We showed ourselves divided over the definition of what is terrorism, even though the definition is clearly spelled out in the Anti-Terrorism Act of 1997, 1998, and 1999. Not only have we defined terrorism, but we have also defined which acts fall under the purview of the anti-terrorism courts. Sadly, as I said in last weeks article, the anti-terrorism courts are just as ineffective as the civilian courts at delivering justice to its logical end. The Maulana that leads the party was quoted in a newspaper that he was saved from the sin of voting for military courts. Maulana sahib, wasnt your father a vocal member of the opposition to the creation of Pakistan in 1947? So you father didnt want Pakistan and your party didnt vote to defend it. Is anyone surprised by this?

We showed ourselves divided because of politics, as one party boycotted the National Assembly session because there was no movement on the judicial commission they had agreed to when all their other options fell by the wayside. But didnt that party submit their resignations as part of their grand strategy to remove the Prime Minister? So do they even have a right to sit in the All Parties Conference?

Its also interesting that these same parties stood together against the military operation to clear Swat, Khyber and Waziristan in the past. Coincidence?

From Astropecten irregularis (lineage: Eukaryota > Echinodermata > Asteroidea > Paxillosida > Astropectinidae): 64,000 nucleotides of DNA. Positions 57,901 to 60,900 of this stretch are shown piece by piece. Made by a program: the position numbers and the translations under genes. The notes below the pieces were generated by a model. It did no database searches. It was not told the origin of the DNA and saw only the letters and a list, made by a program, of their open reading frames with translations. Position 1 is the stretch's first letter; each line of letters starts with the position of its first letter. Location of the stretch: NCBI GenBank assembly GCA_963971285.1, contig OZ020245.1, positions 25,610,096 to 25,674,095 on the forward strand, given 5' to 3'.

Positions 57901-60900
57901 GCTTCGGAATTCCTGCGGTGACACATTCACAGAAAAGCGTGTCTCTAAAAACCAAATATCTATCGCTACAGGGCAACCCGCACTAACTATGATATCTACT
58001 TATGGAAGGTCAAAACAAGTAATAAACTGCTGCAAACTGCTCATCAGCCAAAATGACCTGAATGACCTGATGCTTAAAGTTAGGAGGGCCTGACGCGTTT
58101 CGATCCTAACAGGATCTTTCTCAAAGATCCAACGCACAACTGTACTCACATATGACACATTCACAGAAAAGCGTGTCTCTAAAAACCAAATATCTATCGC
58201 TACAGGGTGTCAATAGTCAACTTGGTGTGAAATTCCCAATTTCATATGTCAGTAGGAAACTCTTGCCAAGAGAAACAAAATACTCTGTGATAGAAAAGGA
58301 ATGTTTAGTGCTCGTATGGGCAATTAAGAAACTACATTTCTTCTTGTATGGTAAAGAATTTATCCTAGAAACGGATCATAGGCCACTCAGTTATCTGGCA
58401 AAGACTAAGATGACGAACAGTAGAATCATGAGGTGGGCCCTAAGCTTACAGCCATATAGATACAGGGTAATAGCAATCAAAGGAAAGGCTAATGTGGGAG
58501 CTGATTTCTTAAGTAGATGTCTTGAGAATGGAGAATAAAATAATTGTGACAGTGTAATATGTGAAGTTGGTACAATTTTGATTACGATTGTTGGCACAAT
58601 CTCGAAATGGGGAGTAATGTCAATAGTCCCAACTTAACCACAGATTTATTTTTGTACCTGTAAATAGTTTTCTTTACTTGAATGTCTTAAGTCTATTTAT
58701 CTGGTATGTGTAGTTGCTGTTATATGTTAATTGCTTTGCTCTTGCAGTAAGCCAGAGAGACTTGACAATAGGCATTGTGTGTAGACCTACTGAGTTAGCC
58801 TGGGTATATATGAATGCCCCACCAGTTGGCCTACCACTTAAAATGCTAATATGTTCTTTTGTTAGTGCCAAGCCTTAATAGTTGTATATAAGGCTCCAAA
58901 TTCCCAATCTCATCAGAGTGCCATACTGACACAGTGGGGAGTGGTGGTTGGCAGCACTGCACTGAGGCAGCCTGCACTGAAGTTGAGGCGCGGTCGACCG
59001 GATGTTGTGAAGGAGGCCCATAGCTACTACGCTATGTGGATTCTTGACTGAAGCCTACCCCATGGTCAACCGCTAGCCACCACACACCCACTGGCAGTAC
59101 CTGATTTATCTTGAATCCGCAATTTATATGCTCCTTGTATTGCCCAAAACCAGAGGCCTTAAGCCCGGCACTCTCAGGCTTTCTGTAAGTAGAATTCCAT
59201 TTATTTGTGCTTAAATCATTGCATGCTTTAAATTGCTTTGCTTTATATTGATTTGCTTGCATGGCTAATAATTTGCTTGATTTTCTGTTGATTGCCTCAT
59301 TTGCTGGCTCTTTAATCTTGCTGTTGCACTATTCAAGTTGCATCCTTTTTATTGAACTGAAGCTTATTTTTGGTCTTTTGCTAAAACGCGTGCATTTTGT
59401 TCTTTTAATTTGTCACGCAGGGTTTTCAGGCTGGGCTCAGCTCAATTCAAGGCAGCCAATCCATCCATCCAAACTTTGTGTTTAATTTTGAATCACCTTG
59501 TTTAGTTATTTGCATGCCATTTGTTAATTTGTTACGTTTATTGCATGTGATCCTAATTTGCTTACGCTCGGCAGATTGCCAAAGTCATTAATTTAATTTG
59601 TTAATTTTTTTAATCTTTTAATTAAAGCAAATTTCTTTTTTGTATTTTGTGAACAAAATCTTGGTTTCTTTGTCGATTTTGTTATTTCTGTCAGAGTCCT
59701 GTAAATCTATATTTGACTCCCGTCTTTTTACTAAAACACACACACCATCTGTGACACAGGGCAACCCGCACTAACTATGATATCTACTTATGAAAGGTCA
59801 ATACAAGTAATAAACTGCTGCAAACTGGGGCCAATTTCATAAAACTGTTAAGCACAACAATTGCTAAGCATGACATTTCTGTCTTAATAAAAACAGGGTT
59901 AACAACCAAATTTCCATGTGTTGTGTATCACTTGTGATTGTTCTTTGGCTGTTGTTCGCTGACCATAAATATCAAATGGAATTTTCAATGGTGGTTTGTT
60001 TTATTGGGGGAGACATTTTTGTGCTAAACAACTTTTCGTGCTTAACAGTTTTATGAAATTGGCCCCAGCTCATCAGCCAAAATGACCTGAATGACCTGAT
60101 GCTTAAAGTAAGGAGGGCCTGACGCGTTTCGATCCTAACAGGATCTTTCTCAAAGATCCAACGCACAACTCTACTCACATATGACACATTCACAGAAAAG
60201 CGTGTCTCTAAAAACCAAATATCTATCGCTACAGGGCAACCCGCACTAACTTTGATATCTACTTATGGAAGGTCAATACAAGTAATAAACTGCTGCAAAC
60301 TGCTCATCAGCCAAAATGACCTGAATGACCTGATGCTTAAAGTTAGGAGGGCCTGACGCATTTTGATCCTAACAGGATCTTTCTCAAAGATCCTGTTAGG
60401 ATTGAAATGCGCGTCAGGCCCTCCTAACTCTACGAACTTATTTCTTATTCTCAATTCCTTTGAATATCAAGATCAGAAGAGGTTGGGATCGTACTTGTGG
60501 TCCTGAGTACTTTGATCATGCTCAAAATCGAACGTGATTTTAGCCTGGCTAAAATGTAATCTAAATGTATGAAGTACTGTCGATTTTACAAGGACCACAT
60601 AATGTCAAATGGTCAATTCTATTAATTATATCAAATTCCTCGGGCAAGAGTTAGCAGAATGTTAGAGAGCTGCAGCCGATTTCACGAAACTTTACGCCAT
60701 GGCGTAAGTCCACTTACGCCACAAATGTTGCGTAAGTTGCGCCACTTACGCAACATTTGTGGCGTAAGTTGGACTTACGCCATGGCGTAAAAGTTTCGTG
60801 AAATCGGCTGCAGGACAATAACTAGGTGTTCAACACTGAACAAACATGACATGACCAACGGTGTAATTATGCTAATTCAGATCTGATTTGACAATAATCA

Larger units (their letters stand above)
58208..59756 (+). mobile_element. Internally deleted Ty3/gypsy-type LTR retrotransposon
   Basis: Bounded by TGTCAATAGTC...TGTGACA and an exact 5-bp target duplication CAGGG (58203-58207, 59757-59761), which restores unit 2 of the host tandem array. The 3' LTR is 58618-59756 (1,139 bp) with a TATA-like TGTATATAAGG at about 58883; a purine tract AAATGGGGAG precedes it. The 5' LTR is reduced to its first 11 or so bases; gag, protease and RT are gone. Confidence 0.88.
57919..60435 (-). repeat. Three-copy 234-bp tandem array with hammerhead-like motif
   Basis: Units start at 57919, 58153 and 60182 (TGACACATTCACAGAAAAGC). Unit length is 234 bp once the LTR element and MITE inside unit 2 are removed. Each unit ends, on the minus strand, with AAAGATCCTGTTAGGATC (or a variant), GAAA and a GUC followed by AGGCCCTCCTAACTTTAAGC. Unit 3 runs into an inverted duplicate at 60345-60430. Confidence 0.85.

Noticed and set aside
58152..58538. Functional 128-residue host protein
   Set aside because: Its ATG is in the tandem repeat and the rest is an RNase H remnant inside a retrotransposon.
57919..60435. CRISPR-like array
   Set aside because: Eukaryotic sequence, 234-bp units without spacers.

We showed ourselves divided because 25 days after the Peshawar attack , and the inaction of the government, not one religious leader from any of the thousands of masjids and madrassahs, nor one member of any of the “religious” parties, in the Islamic Republic of Pakistan has stepped forward to counter their usage of the Quran to justify the killing of children. Are there no Islamic scholars in these ranks? And if not, how are you teaching Islam to the future generations of Pakistan? If there are, why have they not spoken out about this misuse of the Quran to justify violence?

At a time when the terrorists are binding themselves closer together, calling in reinforcements from like-thinking, more violent groups, we are finding ways to pull ourselves farther apart through disinformation, personal affiliations and political interests that wont matter if there isnt a Pakistan when this is all said and done.

Religion and Pakistan are two things that have not mixed well since 1947, when a leading religious party branded Quaid-e-Azam as Kafir-e-Azam because they didnt want to follow a Westernized lawyer to create a Muslim country. That battle has continued for 67 years and today, we are fighting for the existence of Pakistan against those who would take it away from us.

We are living in a time when there is more Muslim bloodshed by Muslims than anyone else. We are living in a time when the requirement to be a strong Muslim is stronger than ever before. We are living in a time when every decision we make can either lead us to a brighter Pakistan or none at all.

It is now that we must decide if we will be Jinnahs Pakistan or Fazullah’s Pakistan. That is the choice we are faced with and it is no easy choice for some. For some, they have already made their choice. For others, they are still on the fence waiting to see who is going to come out on top.

Unlike past weeks, I’m not writing volumes because you need to think about which Pakistan you want. I can’t make a case for either, because you need to decide based on what is in your heart.

This is the watershed moment for Pakistan.

Khalid Muhammad is an entrepreneur, published novelist, defense analyst and political strategist. Follow him on Facebook and Twitter